Esteban Kelly: Well, one great place to start would be with our sister nonprofit, that I was mentioning The Democracy at Work Institute. Their website is institute.coop, C O O P, no hyphen on that, or with the Sustainable Economies Law Center. They have a lot of resources on their website. It’s kind of linked through their homepage, about what it looks like to either convert your workplace to being democratically run, or even just in terms of management, to start to weave in practices for things like open-book management, and things like peer evaluations, and leadership development, coaching, different kinds of policies for workplaces. There’s also, I think some case studies and examples of structures that work inside of nonprofits. So those would be good places to start. We certainly have information on our website as well, usworker.coop, C O O P, and we are constantly running programming, there’s webinars, things that we record and either push out through our newsletters, or post on social media, or even some of those webinars are published on our YouTube channel.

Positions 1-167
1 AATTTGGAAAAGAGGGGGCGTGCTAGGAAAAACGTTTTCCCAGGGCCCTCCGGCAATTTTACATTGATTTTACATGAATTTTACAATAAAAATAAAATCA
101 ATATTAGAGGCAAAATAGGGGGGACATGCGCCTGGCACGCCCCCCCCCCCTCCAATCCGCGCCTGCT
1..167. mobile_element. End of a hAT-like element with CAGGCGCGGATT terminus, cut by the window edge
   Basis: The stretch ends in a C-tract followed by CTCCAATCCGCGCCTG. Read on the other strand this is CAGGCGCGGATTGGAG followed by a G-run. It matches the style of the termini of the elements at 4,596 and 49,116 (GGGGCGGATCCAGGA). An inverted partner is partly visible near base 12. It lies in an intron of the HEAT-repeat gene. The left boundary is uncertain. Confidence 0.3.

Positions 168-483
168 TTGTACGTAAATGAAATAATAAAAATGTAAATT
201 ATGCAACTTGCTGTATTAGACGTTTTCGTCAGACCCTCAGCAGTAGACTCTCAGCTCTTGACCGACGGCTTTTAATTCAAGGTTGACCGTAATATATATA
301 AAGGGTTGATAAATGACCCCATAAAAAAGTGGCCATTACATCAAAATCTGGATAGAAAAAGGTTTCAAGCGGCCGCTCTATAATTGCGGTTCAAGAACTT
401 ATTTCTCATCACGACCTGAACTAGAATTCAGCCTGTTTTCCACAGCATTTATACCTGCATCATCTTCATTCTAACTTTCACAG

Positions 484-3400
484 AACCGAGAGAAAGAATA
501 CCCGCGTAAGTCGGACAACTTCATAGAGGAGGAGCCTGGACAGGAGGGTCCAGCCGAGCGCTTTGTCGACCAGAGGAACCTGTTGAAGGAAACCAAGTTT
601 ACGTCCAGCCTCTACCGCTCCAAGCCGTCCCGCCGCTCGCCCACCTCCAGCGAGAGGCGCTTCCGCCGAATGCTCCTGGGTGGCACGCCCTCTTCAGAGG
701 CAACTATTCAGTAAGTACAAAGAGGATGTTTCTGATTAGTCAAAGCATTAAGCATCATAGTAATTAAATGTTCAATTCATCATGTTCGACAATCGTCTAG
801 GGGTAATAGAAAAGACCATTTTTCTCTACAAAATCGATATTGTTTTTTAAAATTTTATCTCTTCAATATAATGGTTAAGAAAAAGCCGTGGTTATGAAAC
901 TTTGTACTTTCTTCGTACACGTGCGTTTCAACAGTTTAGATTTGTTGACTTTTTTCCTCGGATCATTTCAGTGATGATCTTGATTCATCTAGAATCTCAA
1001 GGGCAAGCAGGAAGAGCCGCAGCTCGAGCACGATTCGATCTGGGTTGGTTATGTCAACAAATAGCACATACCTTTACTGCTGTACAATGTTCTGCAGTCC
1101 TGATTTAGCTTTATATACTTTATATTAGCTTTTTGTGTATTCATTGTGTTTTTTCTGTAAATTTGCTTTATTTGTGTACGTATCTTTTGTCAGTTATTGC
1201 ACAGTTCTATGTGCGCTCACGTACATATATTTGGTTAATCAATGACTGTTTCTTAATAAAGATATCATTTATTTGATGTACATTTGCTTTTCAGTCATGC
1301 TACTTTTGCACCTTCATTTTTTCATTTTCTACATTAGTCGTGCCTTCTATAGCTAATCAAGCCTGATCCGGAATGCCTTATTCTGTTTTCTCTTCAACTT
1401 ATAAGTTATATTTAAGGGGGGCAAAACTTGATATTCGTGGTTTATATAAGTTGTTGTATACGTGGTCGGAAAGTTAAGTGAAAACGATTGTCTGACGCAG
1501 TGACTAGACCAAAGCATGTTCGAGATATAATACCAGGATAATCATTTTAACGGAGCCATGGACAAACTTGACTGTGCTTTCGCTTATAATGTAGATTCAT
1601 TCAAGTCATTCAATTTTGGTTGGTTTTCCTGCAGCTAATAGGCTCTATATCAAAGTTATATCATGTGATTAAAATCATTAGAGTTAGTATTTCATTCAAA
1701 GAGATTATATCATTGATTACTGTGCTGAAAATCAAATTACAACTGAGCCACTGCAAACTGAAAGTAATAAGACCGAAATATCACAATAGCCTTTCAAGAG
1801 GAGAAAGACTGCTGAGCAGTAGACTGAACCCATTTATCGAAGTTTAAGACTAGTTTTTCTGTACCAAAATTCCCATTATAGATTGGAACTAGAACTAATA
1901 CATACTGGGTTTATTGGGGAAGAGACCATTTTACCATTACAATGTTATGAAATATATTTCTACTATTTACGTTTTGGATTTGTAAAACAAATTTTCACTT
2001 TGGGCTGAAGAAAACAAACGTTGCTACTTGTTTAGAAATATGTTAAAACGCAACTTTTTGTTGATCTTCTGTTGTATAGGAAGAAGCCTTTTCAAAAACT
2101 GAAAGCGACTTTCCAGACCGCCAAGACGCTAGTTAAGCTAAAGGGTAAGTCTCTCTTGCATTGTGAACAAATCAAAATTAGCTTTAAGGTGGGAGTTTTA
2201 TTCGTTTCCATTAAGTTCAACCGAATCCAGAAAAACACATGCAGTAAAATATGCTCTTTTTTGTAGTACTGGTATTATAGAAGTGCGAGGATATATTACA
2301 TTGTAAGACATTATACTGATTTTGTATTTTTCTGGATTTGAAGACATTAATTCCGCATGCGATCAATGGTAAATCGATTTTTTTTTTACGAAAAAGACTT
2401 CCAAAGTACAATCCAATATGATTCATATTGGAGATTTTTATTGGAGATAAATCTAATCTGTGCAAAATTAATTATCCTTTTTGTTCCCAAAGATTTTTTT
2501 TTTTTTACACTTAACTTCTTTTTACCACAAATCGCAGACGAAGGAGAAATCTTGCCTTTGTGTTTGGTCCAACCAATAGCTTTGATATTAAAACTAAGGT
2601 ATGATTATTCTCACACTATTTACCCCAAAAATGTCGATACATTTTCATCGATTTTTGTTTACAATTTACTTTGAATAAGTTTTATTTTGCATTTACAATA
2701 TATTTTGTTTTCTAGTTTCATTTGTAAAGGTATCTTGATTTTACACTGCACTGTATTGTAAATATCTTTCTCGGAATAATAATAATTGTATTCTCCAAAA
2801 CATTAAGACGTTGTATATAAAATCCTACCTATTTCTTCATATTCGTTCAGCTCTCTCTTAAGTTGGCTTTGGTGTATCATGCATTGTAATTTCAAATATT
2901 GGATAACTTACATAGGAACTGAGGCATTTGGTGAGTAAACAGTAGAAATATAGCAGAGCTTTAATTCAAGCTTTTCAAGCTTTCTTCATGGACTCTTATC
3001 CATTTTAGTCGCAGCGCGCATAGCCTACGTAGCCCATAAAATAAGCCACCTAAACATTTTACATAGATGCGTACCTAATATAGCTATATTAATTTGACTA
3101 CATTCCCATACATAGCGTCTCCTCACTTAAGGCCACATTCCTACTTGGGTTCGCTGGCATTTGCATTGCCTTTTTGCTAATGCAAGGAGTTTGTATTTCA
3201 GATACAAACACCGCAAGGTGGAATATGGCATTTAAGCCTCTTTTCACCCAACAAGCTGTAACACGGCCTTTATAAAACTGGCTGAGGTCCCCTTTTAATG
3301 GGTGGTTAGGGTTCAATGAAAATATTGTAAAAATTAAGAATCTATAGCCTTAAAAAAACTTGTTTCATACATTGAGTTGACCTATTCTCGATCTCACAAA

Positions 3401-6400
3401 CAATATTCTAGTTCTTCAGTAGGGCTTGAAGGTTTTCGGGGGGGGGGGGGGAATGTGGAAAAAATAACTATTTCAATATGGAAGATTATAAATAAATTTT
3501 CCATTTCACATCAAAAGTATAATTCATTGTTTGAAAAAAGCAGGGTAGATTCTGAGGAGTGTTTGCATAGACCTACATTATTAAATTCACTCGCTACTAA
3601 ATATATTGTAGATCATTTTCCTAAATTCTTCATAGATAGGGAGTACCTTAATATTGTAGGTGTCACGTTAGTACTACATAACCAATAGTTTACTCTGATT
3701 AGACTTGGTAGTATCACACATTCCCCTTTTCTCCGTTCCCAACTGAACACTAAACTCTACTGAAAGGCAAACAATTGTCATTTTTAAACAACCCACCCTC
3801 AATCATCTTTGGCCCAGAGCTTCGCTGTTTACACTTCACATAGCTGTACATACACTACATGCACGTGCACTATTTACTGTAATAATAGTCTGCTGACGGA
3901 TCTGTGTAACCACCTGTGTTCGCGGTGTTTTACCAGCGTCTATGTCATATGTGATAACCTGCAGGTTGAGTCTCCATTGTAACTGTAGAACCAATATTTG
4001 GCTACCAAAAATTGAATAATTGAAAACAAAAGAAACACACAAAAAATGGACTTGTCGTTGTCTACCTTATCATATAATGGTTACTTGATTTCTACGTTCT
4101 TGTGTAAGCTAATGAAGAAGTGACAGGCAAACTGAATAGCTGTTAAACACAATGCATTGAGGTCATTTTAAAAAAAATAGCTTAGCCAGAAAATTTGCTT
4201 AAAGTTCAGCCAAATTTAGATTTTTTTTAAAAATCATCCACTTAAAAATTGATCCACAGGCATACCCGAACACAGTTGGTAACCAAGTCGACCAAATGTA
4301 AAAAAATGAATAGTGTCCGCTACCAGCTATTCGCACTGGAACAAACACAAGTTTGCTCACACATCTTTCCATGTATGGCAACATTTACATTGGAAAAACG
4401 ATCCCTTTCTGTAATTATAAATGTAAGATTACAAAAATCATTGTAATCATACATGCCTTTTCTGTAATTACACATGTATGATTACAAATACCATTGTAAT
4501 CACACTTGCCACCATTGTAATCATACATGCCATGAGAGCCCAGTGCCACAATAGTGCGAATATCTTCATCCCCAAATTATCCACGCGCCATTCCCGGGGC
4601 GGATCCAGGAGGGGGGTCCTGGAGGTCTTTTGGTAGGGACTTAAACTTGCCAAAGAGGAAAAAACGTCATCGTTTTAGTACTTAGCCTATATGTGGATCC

Esteban Kelly: And there actually is a whole network of nonprofits who are experimenting with these sort of models. Nonprofit Democracy Network, there’s a Workers to Owners Collaborative, of mostly (c)(3) nonprofits who do worker ownership, organizing, or worker co-op development. And any of those organizations are also good places to start to look to for models. Lastly, I actually worked on a project just as a consultant, because this is part of what we do, is support with actual projects with a small regional foundation. And they decided they wanted to become a worker self-directed nonprofit. And so we worked with them to help design their governance structures, which is where a lot of the details really live. Since it’s not about things like shares and patronage, distribution, and bylaws that say, you know, what are your profit-sharing mechanisms? But it’s more like, what does it mean to have advisors?